Wires 102 push against the surrounding tissues (i,e. ; apply a radial outward force on the tissues). Over time, the force applied by wires 102 impairs the blood (and oxygon) supply to the tissues In contact with wires 102, thereby inducing tissues necrosis and creating infareted incisions. Over time, the incisions become deeper until wires 102 reach their full extent (i.e., until implant 100 regains its original circumference diameter as illustrated by dotted circle 1 10), If is noted however, that implant 100 can be removed before fully regaining its original shape, in case the incisions are determined to be sufficiently deep to relieve the constriction of the urethra,

implant 100 is implanted such that wires 102 are aligned with the longitudinal direction of the urethra. Therefore, wires 102 create

-a- lonoitudirrai incisions in the inner wall tissues of the prostatic urethra. That Is, the longitudinal incisions ar incisions running along the longitudinal xis of the urethra. Put another way, longitudinal incisions are incisions running along (and not across) the urinary passage.

The period o time required for creating incisions that ar sufficient to relieve urethra constriction depends en various factors, such as the level of constriction, the materials, of wires 102, the original fully extending shape of wires 102, and the like. Implant 100 can remain in the prostatic urethra for a predetermined period of■time, Alternatively, implant 100. can remain implanted until he constriction Is sufficiently relieved, as determined by a physician, according to tests (e.g., observations of the implant effect over time}, or by the subject himself (e.g,, according to what the subject feels when urinating). For example, implant 100 ca be implanted for a time period ranging between a one hour and several weeks. The incisions created by implant 100 are created over time without; causing pain or bleeding to the subject. After implant 100 is implanted, the subject can b released and resume his regular lifestyle, without any hindrances. After the required period of time, implant is removed from the subject.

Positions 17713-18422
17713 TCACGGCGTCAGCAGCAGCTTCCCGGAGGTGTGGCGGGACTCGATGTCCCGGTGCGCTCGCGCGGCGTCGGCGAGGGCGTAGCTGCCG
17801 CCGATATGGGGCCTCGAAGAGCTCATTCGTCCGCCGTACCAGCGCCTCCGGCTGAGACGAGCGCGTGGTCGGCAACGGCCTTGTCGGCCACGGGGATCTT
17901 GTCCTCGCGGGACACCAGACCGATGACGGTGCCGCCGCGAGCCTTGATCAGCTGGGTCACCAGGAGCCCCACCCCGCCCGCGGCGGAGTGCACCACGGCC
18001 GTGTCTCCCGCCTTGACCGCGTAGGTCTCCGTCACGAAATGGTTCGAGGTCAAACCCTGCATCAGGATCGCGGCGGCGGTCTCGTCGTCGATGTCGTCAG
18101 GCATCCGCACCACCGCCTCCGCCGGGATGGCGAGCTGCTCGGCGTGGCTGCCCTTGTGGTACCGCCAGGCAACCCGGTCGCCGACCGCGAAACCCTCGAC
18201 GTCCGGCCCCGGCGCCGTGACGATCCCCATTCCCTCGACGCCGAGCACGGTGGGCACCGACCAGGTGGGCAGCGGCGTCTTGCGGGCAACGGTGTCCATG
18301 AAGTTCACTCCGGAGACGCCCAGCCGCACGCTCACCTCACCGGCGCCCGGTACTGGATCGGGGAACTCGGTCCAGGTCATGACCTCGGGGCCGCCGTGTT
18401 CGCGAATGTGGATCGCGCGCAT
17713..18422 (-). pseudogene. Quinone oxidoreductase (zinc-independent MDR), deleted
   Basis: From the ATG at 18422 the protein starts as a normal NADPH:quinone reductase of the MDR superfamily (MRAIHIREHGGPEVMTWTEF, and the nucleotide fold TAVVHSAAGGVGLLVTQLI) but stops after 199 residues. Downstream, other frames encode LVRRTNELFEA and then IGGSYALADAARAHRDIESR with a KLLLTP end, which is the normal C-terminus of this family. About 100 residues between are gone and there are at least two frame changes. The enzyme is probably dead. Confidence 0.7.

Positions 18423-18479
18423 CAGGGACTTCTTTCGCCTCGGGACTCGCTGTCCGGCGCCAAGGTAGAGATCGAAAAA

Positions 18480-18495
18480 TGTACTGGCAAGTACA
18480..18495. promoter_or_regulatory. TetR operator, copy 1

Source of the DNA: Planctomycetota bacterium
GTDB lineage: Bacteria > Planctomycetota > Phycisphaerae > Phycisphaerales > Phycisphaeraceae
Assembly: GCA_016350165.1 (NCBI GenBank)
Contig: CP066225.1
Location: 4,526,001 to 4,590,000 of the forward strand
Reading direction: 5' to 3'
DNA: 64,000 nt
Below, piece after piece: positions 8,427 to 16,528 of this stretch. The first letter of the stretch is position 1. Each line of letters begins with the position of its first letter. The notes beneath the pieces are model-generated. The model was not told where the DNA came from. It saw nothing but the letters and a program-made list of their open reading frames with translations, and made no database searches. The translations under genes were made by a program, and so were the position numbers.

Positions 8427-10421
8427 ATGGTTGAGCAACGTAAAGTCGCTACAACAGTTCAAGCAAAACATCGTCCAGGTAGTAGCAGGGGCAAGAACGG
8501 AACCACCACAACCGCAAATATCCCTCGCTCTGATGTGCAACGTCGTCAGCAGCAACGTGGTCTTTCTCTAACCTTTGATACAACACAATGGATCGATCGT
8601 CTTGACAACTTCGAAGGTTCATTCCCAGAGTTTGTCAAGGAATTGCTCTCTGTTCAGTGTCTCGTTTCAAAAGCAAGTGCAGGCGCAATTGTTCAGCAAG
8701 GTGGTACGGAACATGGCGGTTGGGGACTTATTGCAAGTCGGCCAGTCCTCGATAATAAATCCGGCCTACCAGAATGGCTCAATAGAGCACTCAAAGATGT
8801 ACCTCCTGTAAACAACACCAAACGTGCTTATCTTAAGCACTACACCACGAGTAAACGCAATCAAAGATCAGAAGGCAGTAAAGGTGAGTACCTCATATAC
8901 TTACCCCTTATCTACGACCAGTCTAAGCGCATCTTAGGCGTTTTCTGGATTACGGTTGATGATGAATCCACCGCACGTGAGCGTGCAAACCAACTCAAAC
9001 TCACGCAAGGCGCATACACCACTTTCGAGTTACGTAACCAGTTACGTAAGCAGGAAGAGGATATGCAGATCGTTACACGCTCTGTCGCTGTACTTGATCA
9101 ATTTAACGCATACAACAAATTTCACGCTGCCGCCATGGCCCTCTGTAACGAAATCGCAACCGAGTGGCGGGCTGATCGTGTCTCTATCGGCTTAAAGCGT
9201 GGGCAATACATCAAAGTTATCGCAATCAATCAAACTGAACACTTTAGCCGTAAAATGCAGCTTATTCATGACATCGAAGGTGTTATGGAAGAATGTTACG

Incising implant 100 is implanted within the prostatic urethra to relieve constriction of the urethra, caused for example by prostatic enlargement, Implant 100 can be positioned in other, or In additional, areas of the urinal passage, such as the bladder neck. Alternatively, implant 100 can be Implanted in any tubular organ that requires relief of constriction, such as tubular organs of the digestion system, blood

Wires 102 (i.e. , wires 02 A, 1028 and 102C) are closed-shaped wines 'made of elastic material. The material of wires should h elastic enough to allow wires to be compressed: within a sheath, and to conform to the inner diameter of the sheath, during insertion info th urethra. The wires should regain their original, extended, shap (and the original circumference diameter) qn.ce released from the sheath. Additionally, the wires should be strong enough to apply a force on the surrounding tissues o induce necrosis in the tissues (e.g., a force of 0.5 Newton), and thereby to create mfarcted longitudinal incisions. Wires 102 can be made, for example, from Nickel Titanium: alloy (Nifinoi), Alternatively, implant 100 is made of biodegradable materials, such that there is no need to remove Implant 100 from the body of the patient.

The closed shape of wires can be roughly divided into three sections, a proximal section, a middle section consisting of two lateral sections, and a distal section (all hot referenced). The proximal section (or proximal end) is U-shaped. The lateral sections extend from the arms of the U-shaped proximal end and. are connected via th distal section (or distal end). The distal section serves as a support crossplece connecting the lateral sections of the wire. Exemplary closed shapes of th wire are illustrated in Figures 1A-1C, 2A-2C, 3, and 4.